I'm having trouble seeing what evolution has to do with it. Many animals, Singer supposes, feel pain. Pain (roughly; the refinements won't matter here) is intrinsically bad, no matter what sort of creature experiences it. Whether animals (or humans) feel pain because of evolution, because a God made them that way, or because we're all sentient animaldroids, designed by mad scientists from Mars is beside the point. Singer's thought is that pain is bad for us, and animals are no different from us in that respect. He isn't making a point about the phylogenetic tree. Cabbages don't feel pain; cats do. So when we're calculating the balance of pleasure to pain, the cat's pain (or pleasure) should be included in the calculation. But since cabbages aren't sentient (so far as we know), there's nothing about the cabbage to add or subtract.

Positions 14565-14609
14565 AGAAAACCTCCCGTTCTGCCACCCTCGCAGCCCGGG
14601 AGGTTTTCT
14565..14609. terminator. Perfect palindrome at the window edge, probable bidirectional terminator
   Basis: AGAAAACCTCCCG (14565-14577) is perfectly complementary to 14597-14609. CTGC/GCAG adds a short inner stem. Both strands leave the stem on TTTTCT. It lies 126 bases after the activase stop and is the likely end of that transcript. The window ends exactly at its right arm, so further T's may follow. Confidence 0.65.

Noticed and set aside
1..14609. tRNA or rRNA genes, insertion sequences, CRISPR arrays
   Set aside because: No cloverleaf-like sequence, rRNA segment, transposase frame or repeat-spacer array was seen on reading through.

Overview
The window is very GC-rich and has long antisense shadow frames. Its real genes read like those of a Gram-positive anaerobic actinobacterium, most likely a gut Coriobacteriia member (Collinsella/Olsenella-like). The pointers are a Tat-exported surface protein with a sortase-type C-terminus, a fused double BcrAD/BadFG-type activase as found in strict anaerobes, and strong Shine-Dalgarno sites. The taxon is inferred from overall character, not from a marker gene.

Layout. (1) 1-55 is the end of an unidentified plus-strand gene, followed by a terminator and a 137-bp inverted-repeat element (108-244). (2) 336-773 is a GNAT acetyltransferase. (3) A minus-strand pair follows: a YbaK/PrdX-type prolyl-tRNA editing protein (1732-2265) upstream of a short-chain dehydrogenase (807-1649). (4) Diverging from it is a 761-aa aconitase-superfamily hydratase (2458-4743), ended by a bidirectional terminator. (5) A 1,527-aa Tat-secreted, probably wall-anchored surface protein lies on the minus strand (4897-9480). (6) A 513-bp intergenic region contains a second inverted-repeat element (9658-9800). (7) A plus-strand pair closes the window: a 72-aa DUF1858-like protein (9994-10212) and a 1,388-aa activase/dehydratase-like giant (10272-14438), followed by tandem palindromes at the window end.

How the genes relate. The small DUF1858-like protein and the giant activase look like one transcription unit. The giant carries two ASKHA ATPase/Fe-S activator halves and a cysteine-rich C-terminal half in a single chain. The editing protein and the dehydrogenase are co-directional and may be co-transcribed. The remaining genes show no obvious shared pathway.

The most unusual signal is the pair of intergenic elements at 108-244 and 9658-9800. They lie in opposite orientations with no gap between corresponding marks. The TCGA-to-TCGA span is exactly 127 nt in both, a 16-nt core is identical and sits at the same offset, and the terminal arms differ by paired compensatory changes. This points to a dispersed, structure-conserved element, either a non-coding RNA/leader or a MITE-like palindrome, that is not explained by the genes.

Read another response by Allen Stairs
I find Peter Singer's argument that animals' (specifically mammals') capacity to feel pain which according to him makes them intrinsically worthy of special status rather faceious as evolution is scientifically proven to not be teleological. If I uproot a cabbage (in the process killing microbes and insects) and eat it, how am I any more immoral than if I kill a cow or a dog and eat it? Why is an organism's place on the phylogenetic tree so special?